We all have the same 168 hours every week, but some of us manage to get much more done than others. How do the super-achievers manage to do it all and still have time to relax? They use these 10 sneaky time-savers. Apply one, two or all of these tips to your life to gain your hours back and spend more time getting things done and doing what you love.
1. Don’t unsubscribe; filter instead
You’re supposed to unsubscribe to any email list you don’t like, right? Not anymore. The unubscribe feature of most email lists is long and cumbersome, often requiring you to log in to a long-forgotten account and complete an unsubscribe survey.
Instead, use a Gmail filter to sort out emails from services you don’t want. Gmail sends these emails straight to archive, meaning they never clutter up your inbox – which saves you time twice over!
2. Practice Inbox Zero
While we’re on the subject of email: if you don’t practice Inbox Zero, you’re wasting hours reading and re-reading your email. This is how Inbox Zero works:
- Get a new email
- Decide what to do with that email (answer right away, answer later, hold for reference, convert to an action item on your to-do list)
- Delete, archive or file appropriately
Using Inbox Zero means that your email inbox is empty 99% of the time. It also means that you have a few key folders set up for your mail: “To Answer,” “Waiting For” and “Reference” work well. Otherwise, everything else gets archived and tucked out of site.
3. Know your most important tasks
The best way to get your work done every day is to know what your work is. This means identifying the most important tasks (complete your presentation, pay your vendors) and avoiding the unimportant tasks (Instagram your lunch). This also means you’ll spend less time in active “Procrastination by Indecision” mode; by spending a few minutes at the beginning of each day sorting your workload into important to-dos and unimportant to-don’ts, you’ll be able to get everything done on time.
4. Make a to-don’t list
Having a to-don’t list is just as important as a to-do list. Your to-don’t list might include anything from “don’t check email before breakfast,” thus making sure you get out the door on time, to “don’t get involved in online forum arguments,” thus making sure you actually spend your workday doing your work. You know what your big to-don’ts are, so make a list and stop doing them!
5. Batch everything
Don’t check one email, compose one tweet and write one paragraph. Instead, batch everything. Check your email at the beginning of the workday, clear your inbox to zero, and then work on your most important tasks in batches. After lunch, check and respond to social media, clear your inbox to zero again, and get back to your most important tasks. Focusing on one thing at a time ensures you actually focus and helps you complete more things in fewer hours.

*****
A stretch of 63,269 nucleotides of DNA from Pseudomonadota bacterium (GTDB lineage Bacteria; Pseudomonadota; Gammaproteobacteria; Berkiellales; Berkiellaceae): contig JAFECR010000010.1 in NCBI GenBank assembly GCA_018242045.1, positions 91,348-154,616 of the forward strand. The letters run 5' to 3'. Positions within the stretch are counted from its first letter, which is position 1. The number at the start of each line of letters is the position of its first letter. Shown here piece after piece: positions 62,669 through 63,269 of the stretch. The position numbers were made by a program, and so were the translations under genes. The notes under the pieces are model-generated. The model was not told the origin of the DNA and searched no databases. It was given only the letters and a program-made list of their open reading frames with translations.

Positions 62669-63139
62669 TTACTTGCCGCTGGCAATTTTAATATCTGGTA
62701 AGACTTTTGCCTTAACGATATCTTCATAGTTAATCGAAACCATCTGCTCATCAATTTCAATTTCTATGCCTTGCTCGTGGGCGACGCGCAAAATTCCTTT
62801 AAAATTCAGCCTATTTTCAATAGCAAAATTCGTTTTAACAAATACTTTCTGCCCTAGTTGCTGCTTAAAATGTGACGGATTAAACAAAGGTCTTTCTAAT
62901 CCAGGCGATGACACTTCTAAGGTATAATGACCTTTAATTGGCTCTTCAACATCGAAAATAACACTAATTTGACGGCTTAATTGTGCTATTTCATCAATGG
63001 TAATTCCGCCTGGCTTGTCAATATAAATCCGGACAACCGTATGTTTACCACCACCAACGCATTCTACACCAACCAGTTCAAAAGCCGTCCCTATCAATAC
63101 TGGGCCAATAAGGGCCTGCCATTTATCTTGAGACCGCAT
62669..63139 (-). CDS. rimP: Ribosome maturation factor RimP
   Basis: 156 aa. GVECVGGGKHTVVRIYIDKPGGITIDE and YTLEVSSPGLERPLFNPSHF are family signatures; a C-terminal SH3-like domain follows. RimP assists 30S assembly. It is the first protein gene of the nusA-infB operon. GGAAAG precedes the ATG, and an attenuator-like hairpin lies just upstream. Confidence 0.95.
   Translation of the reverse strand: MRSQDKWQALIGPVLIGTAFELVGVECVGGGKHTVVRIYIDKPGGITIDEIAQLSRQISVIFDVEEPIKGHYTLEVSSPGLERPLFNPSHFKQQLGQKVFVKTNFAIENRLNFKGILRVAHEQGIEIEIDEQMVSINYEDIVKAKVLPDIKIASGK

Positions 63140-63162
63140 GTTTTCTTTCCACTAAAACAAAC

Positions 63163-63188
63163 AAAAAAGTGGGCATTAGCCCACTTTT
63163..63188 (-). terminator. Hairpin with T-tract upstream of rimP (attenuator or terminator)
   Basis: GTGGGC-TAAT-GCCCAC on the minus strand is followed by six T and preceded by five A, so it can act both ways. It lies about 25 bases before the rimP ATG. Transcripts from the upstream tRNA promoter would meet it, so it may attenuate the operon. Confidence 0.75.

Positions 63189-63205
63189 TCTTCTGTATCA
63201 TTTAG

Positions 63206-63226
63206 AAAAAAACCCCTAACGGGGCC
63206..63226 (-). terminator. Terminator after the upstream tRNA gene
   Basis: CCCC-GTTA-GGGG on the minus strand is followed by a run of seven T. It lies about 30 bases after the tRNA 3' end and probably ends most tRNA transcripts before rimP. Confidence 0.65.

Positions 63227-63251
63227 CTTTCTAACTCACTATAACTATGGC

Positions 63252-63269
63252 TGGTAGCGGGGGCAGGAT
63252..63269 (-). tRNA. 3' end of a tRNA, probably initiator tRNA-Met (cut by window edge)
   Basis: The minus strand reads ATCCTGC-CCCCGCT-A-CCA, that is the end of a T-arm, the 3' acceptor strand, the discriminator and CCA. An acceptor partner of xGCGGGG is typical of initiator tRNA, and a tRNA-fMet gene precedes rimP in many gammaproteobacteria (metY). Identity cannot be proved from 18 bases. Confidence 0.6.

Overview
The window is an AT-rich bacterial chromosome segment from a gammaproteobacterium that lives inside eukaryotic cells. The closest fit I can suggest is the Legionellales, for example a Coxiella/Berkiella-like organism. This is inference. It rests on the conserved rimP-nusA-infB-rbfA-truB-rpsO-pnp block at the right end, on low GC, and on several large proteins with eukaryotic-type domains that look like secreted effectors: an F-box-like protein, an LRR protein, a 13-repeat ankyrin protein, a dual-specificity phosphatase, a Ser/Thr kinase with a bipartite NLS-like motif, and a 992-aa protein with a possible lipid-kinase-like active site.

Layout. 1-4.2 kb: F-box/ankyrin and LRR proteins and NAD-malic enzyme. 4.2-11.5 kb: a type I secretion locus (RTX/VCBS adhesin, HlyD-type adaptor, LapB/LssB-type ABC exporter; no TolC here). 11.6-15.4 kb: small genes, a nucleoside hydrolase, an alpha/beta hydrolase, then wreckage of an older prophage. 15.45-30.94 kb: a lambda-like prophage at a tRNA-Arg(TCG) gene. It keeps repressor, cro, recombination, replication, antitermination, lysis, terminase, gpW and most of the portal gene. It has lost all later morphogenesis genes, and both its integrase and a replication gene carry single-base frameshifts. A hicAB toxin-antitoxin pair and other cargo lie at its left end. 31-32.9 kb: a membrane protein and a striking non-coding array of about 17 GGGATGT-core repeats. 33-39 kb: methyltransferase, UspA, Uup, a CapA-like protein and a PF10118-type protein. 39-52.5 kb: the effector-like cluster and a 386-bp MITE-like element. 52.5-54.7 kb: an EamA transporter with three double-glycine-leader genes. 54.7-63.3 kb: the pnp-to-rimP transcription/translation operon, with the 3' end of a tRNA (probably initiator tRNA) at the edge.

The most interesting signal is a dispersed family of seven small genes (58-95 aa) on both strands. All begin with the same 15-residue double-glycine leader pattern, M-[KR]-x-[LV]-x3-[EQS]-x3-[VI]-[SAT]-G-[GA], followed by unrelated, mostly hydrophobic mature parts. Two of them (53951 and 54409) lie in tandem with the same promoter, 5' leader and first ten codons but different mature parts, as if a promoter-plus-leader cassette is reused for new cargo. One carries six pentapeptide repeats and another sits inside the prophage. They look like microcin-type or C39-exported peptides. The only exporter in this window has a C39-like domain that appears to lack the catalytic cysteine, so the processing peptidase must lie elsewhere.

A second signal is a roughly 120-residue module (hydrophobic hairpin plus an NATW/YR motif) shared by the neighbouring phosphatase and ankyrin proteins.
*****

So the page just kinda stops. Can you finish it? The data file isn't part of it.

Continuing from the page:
6. Batch housework, too
If your house is cluttered or otherwise in disarray, set up some 10-minute batch cleans. Pick a time every day – after work, after dinner or before bed are great options – and set your timer for 10 minutes. During that time, pick up every dirty sock, used mug and bit of trash that’s lying around. It takes about 10 minutes to de-clutter a small apartment; for larger homes, do one or two rooms every day. You can even scrub down an entire bathroom in 10 minutes; just grab some surface cleaning wipes and run them over all your bathroom surfaces to clear off dust and grit and leave your bathroom shining.
7. Make sure your appliances are efficient
How long does it take your computer to boot up? How long does it take your dishwasher to run a load of dishes? If your appliances are slow, it means you’re slow too. Invest in fast, efficient appliances and services; using Duke Energy for natural gas, for example, means your natural gas dryer can give you toasty clothes in 20 minutes instead of 40. That’s an extra 20 minutes you can spend watching Netflix – but make sure you do it on an internet connection with fast downloads!
8. Cook for yourself
How does cooking save time? Well, it saves you driving to a restaurant, finding a place to park, waiting for a table, waiting for food… you get the idea. In addition, cooking means leftovers. That means for every meal you make yourself, you get two or three bonus meals you don’t have to cook at all!
9. Eat better food
While you’re starting your new cooking project, make sure you’re feeding yourself the right foods. Greasy, heavy meals tire you out, giving you less energy to get things done or have fun. Caffeine wakes you up, but too much coffee makes it impossible to focus. Learn how to develop a healthy relationship with food and you’ll be surprised at how it adds productive hours to your day.
10. Know what you want to do
The sneakiest way to save time is to know exactly what you want to do with it. If you know you have to get X, Y and Z done at work so you can make it home in time for a family dinner or a hot date, you’ll get it done. If you know you want to spend your weekend rock-climbing instead of puttering around the house and wasting time online, you’ll make sure you get out of bed and aim yourself towards the rock wall. Knowing what you want to do means that you are able to structure your life in a way that makes it happen – and that kind of life makes you feel like you have all the time in the world.